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One-Year Continuous Inhaled Nitric Oxide for Primary Pulmonary Hypertension*

Gregorio Pérez-Peñate, MD; Gabriel Julià-Serdà, MD; Juan María Pulido-Duque, MD; Elias Górriz-Gómez, MD; Pedro Cabrera-Navarro, MD
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*From the Services of Pneumology (Drs. Pérez-Peñate, Julià-Serdà, and Cabrera-Navarro) and Vascular Radiology (Drs. Pulido-Duque and Górriz-Gómez), Hospital General de Gran Canaria “Dr. Negrín,” Las Palmas de Gran Canaria, Spain.

Correspondence to: Gregorio Pérez-Peñate, MD, Servicio de Neumología, Hospital General de Gran Canaria “Dr. Negrín,” Barranco de la Ballena s/n, E-35020 Las Palmas de Gran Canaria, Spain; e-mail: gperez@correo.hpino.rcanaria.es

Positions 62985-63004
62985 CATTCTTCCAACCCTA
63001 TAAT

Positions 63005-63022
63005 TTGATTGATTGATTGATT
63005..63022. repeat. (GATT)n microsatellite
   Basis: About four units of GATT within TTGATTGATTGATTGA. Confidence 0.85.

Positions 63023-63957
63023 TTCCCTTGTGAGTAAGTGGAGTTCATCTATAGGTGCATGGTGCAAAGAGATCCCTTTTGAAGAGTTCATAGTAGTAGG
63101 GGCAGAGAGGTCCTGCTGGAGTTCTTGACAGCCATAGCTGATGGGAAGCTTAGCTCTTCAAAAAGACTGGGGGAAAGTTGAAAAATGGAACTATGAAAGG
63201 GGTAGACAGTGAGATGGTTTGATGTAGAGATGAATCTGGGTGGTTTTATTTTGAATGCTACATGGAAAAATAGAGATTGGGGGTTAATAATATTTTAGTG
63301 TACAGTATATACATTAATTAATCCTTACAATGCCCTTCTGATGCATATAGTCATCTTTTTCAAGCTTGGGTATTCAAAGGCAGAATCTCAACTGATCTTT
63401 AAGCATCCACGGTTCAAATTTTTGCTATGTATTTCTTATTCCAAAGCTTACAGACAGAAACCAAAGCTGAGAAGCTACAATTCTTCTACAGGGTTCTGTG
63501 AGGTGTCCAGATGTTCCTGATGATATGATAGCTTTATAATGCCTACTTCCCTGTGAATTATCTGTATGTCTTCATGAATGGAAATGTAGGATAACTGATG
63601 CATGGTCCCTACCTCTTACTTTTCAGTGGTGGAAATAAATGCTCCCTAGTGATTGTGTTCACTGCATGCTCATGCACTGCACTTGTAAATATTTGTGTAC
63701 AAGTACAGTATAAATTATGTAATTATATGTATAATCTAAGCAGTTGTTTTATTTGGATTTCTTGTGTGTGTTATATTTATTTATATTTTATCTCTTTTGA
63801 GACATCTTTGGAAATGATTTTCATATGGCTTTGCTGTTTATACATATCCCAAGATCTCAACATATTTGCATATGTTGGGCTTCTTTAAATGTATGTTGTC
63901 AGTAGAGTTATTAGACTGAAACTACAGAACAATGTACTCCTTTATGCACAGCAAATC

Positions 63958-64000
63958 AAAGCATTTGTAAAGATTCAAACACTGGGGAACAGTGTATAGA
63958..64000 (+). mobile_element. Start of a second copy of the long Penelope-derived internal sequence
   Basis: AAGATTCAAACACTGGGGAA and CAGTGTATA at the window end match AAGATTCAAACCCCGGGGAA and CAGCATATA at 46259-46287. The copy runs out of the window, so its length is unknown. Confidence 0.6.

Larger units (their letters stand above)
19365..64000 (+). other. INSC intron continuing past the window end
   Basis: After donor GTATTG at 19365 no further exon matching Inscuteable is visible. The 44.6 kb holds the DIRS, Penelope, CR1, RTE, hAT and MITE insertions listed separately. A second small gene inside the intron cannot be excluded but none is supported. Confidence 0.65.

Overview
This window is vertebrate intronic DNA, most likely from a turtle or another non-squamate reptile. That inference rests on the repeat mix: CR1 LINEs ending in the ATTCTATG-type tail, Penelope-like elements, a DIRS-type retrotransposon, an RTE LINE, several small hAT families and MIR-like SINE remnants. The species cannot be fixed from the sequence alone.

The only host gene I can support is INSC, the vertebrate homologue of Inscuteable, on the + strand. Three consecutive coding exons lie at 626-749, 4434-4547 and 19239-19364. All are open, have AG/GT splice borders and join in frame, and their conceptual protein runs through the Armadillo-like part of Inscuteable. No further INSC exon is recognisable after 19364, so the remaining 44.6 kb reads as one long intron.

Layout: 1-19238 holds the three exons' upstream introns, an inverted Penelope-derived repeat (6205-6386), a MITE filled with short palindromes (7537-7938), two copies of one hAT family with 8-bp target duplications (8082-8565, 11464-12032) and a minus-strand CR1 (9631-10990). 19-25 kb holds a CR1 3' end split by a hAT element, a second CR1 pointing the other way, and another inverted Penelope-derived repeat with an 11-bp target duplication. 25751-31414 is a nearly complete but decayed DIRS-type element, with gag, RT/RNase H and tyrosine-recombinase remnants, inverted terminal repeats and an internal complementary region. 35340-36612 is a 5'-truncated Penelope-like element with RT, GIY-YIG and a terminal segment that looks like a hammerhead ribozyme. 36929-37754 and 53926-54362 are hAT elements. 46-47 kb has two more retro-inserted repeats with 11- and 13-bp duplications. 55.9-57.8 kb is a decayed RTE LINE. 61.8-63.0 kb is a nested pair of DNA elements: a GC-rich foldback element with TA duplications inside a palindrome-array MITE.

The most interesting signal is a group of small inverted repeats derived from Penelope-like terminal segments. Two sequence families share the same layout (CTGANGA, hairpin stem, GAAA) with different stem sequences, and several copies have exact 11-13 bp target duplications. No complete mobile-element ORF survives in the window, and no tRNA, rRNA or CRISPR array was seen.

Chest. 2001;119(3):970-973. doi:10.1378/chest.119.3.970
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We describe a case of long-term administration of nitric oxide (NO) in a 32-year-old man who was admitted with exertional dyspnea and anasarca. A diagnosis of primary pulmonary hypertension was made. An acute vasodilator trial with inhaled NO showed a 5% reduction of the mean pulmonary artery pressure. Long-term NO inhalation therapy was initiated. Twenty days later, the dyspnea improved, the anasarca resolved, and the Pao2 level increased. After 12 months of NO therapy, the patient remained stable and no signs of toxicity or tachyphylaxis were observed. To our knowledge, this is the first report of 1 year of continuously inhaled NO in an adult patient with primary pulmonary hypertension. These findings suggest that prolonged NO therapy might be an effective alternative, at a lower cost, to the continuous IV infusion of epoprostenol.


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